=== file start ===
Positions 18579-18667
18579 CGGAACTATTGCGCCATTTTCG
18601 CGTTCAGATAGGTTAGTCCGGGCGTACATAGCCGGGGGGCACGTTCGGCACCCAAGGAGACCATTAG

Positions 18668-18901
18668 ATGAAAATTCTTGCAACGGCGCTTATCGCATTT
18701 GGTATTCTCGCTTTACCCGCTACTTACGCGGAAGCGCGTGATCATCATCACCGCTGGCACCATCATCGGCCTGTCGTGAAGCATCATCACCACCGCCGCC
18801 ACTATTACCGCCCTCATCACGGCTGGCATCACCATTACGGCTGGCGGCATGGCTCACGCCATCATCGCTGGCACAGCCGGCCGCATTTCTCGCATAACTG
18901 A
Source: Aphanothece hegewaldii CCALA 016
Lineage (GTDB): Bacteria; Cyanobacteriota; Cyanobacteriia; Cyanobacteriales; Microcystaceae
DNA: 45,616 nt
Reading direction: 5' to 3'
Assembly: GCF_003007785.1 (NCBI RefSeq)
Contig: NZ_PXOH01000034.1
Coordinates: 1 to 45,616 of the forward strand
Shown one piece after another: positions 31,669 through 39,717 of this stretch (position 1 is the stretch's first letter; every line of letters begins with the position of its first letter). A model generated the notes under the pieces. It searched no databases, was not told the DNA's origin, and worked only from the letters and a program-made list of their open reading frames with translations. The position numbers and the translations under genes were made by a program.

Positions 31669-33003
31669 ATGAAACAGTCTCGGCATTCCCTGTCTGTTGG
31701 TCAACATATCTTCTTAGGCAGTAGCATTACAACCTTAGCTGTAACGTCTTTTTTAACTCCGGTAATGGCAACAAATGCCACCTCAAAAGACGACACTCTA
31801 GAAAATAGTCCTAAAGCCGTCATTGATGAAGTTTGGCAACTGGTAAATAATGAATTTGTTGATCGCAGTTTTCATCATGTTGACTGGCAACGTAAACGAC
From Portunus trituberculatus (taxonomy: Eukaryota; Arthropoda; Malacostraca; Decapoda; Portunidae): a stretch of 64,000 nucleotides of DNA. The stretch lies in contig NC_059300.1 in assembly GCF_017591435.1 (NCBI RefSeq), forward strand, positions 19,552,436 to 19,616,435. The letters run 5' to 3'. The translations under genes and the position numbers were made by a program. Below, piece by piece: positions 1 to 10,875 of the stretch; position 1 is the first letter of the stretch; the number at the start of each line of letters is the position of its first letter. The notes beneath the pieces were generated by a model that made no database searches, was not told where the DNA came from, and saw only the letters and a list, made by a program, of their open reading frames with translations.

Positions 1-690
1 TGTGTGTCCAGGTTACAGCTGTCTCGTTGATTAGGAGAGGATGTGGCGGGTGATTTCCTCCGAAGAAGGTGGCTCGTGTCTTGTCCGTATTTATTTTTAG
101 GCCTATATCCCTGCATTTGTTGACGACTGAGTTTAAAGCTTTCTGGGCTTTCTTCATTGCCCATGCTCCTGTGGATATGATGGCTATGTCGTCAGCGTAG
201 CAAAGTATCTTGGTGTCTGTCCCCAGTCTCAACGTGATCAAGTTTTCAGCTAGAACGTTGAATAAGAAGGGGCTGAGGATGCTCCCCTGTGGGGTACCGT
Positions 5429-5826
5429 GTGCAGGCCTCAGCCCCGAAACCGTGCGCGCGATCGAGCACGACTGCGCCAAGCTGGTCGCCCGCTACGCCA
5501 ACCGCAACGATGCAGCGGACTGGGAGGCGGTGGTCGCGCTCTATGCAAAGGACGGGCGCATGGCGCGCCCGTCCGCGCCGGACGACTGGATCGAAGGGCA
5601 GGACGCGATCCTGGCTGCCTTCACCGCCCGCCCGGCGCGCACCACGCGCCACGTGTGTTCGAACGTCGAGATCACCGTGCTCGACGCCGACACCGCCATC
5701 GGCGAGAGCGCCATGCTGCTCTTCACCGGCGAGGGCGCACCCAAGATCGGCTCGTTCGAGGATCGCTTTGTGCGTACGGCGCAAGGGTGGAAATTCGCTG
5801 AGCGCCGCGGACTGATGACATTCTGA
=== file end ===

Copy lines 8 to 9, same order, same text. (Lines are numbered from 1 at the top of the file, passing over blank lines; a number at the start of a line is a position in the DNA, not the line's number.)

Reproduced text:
18901 A
Source: Aphanothece hegewaldii CCALA 016